Five solutions to the common fears preventing your business from expanding globally

AIBF Academy

Small and medium-sized enterprises (SMEs) are the lifeblood of the global economy.

According to the World Trade Organisation SMEs represent more than 90% of the business population.

In Europe’s largest countries, they account for 35% of intra and extra EU export and by the year 2024, Europe’s SME’s are predicted to be generating 47% of their revenue overseas.

Despite the high success rate in global expansion plans and promising revenue potential from overseas operations, many leaders of SMEs are slow to take a global approach to their business.

At this week’s AIBF masterclass we were joined by Mauve Group, who offered five ways that global expansion services such as theirs can help SMEs to reach their potential.

According to The Mauve Group, the top five fears that prevent SMEs from expanding into new markets are:

1. Relocating staff to a new market
2. Employing staff compliantly
3. Paying global staff
4. Language & cultural barriers
5. Entity set up

The solutions

1. Relocation of staff

The immigration process for staff and their families can be a headache.

When deciding on the visa, there are many things to consider such as the workers’ job role, the length of the assignment, location of work, what the requirements are for residency, and if there is a need for multiple re-entries.

Bear in mind that even short term assignments or training visits may require these permits.

Businesses can get workers into their chosen country quickly, legally and efficiently by choosing a Global Visa and Immigration solution.

A dedicated expert will provide your company with expert knowledge on immigration rules and regulations and assist you throughout the immigration process.

2. How to hire staff compliantly

Each country has their own set of rules and regulations, with some even mandating certain employee benefits such as 13th and 14th salaries which are mandatory benefits that must be paid out to the employee.

Its good practice to research what mandatory benefits exist in the country where you will be employing or seek advice from a global employment expert.

Independent Contractors are a great alternative to committing to permanent staff for short-term projects that can also save you money.

But businesses should be aware that the misclassifying of employees as independent contractors is a form of non-compliance that could result in serious fines and penalties.

An Employer of Record or Agent of Record could enable SMEs to hire staff internationally to test out overseas markets without the need to set up an entity in that location.

Global hiring solutions, such as Employer or Agent of Record, can be used for both short-term/project-based and long-term contracts.

3: Paying global staff

A global payroll solution can guarantee timely compliant fund remittance across networks.

The solution isn’t just for larger companies – global payroll providers can take on responsibility for an entire workforce, or simply one or two staff members across as many locations as you need.

And if your business doesn’t have a local presence in-country, global employment providers can help you register your company for payroll purposes in your chosen location.

And they can then provide you with the Global Payroll service and pay the correct tax and social security payments to the authorities on time.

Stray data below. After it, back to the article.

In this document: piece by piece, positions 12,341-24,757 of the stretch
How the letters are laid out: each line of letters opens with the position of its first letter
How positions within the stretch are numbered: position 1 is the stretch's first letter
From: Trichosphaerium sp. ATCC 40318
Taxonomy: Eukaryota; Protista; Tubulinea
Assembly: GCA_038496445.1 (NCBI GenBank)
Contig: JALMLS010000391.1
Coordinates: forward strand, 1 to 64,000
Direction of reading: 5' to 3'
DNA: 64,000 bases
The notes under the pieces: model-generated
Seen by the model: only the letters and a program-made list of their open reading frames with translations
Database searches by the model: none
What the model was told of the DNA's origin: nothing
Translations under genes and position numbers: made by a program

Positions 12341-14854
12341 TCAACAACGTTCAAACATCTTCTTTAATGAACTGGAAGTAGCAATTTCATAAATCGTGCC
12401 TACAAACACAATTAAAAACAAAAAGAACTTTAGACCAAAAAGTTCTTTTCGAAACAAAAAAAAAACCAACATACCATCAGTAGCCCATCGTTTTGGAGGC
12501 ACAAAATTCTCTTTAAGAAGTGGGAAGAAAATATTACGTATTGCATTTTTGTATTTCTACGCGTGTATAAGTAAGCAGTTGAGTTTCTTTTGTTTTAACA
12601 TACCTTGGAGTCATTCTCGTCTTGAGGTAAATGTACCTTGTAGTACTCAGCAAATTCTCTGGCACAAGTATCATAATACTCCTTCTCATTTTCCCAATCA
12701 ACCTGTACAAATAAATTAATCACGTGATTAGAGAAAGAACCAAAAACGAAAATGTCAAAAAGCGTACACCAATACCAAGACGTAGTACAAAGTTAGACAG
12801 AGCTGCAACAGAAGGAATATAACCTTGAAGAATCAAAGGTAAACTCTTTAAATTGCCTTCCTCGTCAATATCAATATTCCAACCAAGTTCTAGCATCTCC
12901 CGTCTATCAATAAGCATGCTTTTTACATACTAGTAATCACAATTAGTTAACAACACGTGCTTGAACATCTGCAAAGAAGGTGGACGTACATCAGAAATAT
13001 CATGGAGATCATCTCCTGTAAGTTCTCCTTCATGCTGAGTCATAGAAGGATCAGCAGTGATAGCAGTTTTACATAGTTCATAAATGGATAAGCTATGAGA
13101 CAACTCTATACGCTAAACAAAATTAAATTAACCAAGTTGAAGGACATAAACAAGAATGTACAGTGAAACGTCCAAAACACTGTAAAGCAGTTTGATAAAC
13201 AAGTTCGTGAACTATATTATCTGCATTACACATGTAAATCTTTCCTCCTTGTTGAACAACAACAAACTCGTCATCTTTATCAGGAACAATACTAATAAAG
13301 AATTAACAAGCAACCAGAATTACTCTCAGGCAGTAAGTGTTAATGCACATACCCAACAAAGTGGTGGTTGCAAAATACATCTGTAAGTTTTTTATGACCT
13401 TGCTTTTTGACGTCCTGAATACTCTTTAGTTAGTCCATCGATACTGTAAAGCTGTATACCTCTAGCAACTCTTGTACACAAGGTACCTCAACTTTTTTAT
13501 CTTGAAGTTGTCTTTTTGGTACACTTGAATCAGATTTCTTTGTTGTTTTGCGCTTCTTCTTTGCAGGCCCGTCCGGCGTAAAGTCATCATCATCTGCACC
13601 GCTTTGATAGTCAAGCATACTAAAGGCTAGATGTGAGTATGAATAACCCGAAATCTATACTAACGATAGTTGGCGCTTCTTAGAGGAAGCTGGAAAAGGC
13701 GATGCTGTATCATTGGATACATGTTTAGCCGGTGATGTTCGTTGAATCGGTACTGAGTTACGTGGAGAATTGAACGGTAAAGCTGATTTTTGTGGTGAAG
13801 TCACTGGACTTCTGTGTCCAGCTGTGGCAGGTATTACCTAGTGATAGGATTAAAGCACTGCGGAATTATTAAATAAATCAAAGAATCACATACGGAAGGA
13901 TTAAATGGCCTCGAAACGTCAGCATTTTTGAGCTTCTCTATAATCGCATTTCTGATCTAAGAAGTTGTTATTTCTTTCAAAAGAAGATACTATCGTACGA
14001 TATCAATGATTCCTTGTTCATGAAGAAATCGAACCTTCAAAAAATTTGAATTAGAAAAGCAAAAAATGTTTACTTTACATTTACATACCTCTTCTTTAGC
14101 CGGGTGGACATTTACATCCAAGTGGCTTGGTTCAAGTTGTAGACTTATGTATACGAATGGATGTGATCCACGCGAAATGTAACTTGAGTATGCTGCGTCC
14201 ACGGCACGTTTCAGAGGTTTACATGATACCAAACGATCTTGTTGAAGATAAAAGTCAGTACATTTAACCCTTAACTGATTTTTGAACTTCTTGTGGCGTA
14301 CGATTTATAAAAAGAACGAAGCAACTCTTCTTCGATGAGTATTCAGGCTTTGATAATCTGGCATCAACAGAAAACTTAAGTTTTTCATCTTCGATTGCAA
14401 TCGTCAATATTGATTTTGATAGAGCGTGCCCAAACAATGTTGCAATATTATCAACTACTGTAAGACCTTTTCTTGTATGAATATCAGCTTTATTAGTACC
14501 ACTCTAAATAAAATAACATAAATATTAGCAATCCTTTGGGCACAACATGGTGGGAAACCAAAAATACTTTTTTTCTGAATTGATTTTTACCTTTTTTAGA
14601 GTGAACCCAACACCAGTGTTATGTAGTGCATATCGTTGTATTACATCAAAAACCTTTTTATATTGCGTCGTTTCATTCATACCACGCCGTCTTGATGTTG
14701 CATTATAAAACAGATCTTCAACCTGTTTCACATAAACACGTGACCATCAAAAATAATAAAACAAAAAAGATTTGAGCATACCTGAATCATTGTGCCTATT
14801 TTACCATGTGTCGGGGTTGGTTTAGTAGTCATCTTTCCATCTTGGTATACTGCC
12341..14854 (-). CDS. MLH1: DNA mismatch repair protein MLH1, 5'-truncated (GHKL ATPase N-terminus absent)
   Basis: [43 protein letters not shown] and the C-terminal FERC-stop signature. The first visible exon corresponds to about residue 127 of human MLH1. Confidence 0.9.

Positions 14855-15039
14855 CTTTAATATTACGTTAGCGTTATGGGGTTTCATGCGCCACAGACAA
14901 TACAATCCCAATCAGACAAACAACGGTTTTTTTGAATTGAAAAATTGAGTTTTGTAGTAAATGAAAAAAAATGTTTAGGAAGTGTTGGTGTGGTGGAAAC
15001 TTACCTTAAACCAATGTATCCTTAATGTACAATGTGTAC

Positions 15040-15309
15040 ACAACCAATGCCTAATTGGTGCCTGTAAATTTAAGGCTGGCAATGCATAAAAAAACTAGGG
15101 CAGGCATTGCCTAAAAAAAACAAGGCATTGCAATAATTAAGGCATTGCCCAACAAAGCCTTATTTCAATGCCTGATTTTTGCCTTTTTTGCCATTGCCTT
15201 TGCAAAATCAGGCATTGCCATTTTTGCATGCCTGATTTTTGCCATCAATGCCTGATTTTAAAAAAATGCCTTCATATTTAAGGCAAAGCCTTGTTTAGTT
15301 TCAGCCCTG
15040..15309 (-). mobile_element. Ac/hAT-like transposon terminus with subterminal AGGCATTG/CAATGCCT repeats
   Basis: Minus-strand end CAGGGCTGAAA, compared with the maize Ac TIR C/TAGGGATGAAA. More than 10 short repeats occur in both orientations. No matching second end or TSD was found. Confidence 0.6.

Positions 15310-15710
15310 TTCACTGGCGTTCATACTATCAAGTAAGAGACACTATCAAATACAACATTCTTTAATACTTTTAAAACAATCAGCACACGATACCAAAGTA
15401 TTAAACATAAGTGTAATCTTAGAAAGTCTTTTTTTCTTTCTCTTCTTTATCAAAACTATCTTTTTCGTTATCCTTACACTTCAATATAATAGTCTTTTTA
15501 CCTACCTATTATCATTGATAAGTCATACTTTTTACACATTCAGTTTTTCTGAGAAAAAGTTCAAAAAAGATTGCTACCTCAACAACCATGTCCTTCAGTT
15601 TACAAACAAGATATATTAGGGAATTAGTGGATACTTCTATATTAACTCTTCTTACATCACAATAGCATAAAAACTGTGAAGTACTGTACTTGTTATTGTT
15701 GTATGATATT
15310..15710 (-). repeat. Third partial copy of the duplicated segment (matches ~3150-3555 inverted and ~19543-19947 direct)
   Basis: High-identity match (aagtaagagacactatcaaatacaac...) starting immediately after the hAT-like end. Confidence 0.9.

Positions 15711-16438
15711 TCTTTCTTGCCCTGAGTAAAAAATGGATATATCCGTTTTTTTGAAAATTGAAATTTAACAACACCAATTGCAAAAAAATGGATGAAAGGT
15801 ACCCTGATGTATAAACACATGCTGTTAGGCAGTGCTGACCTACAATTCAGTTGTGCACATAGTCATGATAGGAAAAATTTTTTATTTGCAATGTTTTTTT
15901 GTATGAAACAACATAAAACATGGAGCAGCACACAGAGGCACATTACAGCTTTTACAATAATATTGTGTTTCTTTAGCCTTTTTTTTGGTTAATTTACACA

Global FX partners can reduce transfer fees and bank charges by up to 65%, saving your business time and money and something your business should look out for when choosing a partner.

4: Language & cultural barriers

When planning your global strategy, it’s really worth checking out what value-added services are on offer, as these can make all the differences to your local global operations running smoothly.

It’s worth remembering that a company’s culture and a country’s culture differ.

To be successful when setting up in a new location your company must acclimatise to local business practices, and on the ground relationships.

Global mobility experts can utilise their global network of accredited partners to provide SMEs with invaluable tools such as language and cultural training to avoid alienating potential new clients.

Help your teams to assimilate into their personal and professional surroundings, learn local customs and practices and build relationships across multicultural teams, by engaging in the cultural awareness programme.

Any company looking to expand into a new market should really consider translating their written output to local languages and context to avoid alienating potential new customers.

Choose the services that are right for your individual needs and listen to recommendations on the best packages from trusted experts.

5. How to set up the right entity

It’s important to research the best country locations and decide the right type of entity for your business based on your unique priorities.

If you want to set up a physical entity, there are numerous types including LLCs LTDs PLC, joint ventures registered offices for tax branches and subsidiaries and the timescales for your overseas setup will vary as well, depending on the location and route you choose to take.

Global expansion experts use their local partner network to offer support with all aspects of entity set-up, including insurances, immigration, registrations, accounting, HR and more to provide a fully compliant solution.

Since Brexit and the onset of the pandemic, demand for Mauve’s global expansion and mobility services have increased by an average of 59% as companies look for opportunities for global expansion and continuation of operations even in the face of perceived challenges.

In conclusion: Global expansion is not without its pitfalls but with the right advice, SMEs can take the next step in their business and reach their full potential.